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Claims by Advised Clients Generally More Likely to Suceed

APRA’s latest life insurance claims and disputes statistics publication appears to reinforce that advised clients are more likely to be paid for death, TPD and Disability Income (Income Protection) claims.

APRA’s data on the admittance rate by cover type and channel for the 12 months to June 2020 shows that individual adviser cover for death was paid 96% of the time compared with 89% for individual non advised.

Advised cover is when a client obtains their insurance from a fully qualified financial adviser. Non advised cover is for insurance cover that is taken out within super, over the phone or internet with a direct insurer such as Real Insurance or through another avenue that does not involve a financial adviser. These statistics reinforce the need to take out fully underwritten cover through a financial adviser.

APRA also reported that advised TPD claims were 81% paid compared with 61% for non advised claims.

For Disability Income (Income Protection) advised clients recorded 94% compared to 85% for non advised clients.

A statement from APRA says the data is the product of a ”world leading” joint project between the authority and ASIC, aimed at making it easier to compare life insurers performance in handling claims and disputes.

In it’s executive summary to the full report APRA notes that generally, individual advised business shows higher admittance rates than individual non-advised for the same type of cover.

Another point for clients to consider is the potential cost of claim assistance. Generally clients who have a retail insurance policy through a financial adviser will receive claims assistance for free. Clients who have cover through their super or through a direct insurer may need to engage the services of a Lawyer to help with the claims which erodes the amount of cover payable should the claim be successful.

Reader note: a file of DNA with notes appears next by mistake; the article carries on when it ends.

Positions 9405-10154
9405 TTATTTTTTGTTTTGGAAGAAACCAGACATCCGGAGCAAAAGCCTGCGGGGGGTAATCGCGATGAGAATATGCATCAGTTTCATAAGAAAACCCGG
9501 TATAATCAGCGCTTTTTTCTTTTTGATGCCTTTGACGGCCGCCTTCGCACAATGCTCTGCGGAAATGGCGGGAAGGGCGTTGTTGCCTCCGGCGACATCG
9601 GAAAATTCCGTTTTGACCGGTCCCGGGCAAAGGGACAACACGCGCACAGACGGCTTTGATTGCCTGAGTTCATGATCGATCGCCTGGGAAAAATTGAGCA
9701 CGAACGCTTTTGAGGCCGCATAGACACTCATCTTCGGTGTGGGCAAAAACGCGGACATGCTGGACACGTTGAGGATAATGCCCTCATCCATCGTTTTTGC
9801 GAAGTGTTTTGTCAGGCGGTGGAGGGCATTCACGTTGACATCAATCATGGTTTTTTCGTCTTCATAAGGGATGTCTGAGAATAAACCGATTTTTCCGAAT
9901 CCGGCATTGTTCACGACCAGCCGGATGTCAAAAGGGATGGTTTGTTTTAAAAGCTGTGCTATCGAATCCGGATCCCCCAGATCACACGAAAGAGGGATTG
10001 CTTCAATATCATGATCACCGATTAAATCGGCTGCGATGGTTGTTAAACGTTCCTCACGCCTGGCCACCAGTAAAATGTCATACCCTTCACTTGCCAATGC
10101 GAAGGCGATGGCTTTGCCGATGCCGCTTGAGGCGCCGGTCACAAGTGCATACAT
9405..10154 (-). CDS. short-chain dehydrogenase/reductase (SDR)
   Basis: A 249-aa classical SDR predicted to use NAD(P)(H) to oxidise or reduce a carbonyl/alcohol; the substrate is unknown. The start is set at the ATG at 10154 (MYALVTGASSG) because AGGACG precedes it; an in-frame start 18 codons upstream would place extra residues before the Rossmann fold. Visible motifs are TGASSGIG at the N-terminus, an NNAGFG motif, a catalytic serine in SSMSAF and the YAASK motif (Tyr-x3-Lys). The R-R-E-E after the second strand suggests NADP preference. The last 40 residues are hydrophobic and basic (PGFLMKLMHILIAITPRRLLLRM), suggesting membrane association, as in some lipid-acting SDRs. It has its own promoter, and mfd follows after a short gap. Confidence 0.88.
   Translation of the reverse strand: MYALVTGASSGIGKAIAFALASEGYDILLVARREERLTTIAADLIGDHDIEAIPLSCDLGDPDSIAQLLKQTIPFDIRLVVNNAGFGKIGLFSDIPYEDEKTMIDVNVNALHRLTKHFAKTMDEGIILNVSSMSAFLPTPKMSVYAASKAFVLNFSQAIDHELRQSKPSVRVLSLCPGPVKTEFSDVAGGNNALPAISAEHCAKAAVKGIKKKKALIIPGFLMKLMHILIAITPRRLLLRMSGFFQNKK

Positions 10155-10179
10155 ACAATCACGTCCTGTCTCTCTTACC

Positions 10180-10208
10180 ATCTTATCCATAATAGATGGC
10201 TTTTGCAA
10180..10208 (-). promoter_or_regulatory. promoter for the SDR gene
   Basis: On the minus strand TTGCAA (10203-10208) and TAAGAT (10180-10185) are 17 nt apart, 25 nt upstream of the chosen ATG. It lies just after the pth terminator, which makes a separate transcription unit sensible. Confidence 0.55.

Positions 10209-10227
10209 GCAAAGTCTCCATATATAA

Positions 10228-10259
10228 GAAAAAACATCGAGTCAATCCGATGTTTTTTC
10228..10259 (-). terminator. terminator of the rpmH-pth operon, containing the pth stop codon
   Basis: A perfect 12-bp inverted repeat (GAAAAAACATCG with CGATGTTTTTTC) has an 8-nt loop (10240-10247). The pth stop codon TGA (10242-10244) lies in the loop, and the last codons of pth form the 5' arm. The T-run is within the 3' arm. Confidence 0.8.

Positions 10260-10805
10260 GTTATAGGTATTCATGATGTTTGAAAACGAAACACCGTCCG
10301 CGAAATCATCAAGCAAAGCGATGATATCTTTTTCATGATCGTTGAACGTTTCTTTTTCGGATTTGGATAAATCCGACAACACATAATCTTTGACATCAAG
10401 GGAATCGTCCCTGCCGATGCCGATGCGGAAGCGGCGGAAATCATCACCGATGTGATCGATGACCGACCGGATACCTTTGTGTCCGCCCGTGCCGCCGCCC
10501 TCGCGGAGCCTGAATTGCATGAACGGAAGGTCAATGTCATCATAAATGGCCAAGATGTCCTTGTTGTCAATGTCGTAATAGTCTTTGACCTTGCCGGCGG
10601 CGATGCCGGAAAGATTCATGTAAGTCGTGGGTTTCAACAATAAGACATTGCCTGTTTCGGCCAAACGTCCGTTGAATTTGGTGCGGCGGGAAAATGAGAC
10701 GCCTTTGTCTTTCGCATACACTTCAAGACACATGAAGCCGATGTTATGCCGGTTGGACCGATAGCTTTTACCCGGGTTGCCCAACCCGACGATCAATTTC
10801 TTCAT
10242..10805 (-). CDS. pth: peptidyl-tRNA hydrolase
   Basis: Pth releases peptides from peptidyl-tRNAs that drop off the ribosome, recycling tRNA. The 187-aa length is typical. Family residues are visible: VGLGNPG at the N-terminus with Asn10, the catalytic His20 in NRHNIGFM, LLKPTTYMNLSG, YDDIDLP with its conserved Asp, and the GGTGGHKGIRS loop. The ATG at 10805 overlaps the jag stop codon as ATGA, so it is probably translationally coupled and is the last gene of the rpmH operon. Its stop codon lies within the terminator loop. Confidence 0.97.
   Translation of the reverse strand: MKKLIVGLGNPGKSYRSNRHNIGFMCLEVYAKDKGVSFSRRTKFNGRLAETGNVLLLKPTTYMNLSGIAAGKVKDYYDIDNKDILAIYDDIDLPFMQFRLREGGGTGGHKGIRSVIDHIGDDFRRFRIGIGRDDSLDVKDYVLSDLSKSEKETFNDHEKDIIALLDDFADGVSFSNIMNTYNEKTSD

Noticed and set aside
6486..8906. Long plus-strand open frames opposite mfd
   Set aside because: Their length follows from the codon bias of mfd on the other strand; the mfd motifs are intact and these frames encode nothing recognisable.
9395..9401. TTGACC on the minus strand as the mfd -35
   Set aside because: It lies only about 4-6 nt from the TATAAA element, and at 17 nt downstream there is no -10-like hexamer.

*The information within is general advice only, prepared without taking into account any of your individual objectives, financial situation or needs. Before acting on this advice you should consider the appropriateness of the advice, having regard to your own objectives, financial situation and needs

Life stages- Which insurance is right for me?

Life insurance is an important investment, but different types of coverage can deliver even better value at different points in your life.

Many of us put off thinking about life insurance until we’ve achieved a particular milestone in life such as buying a house or having children. Whilst these are no doubt important times to review your life insurance needs, life insurance is about more than just big game-life changing moments. By looking into coverage that’s suitable for you today, you’ll also be able to make smart decisions for the years ahead.

Getting ahead while you’re young

Your twenties are all about finding your place in the world. It’s a decade when you’re moving out of home, navigating the first steps of your career and travelling the world. While taking out life insurance so young might seem unnecessary to some, it can be a wise decision for others.

People in there twenties should also consider Income Protection and TPD insurance if they are  earning an income. Trauma insurance is also another type of insurance to consider as well as life insurance depending on the individual’s personal situation.

Getting your insurance cover organised while you’re young and fit means you’ll be able to avoid any loadings or exclusions which may hinder you when you’re older and medical conditions are more likely to be a problem. Taking out cover whilst young also means that ‘level premiums’ may be more suitable in order to save money on insurance premiums down the track.

Settling down and protecting your loved ones

Your insurance needs will probably change when you’re in your thirties, as this decade is when most people start settling down. According to the Australian Bureau of Statistics, our early thirties are when we’re most likely to get married and have our first child. Once these ‘life events’take place it is a good adviser to seek advice from a financial adviser who can customise your insurance to meet your needs and help provide financial security.

Planning for retirement and beyond

The prospect of retirement is on the horizon, sound financial advice is key to setting you up financial for the years ahead. While you may be looking forward to having fewer day-to-day responsibilities and expenses, there are still benefits to having life insurance in place in your golden years. 

Maintaining a life policy so that you can leave money for your partner after you die- a key part of estate planning- is a common reason retirees retain life insurance. Other circumstances that may encourage you to keep some cover in place may include the need to provide for dependents, setting aside money for your funeral or the desire to cover any outstanding debts.

 

The information within is general advice only, prepared without taking into account any of your individual objectives, financial situation or needs. Before acting on this advice you should consider the appropriateness of the advice, having regard to your own objectives, financial situation and needs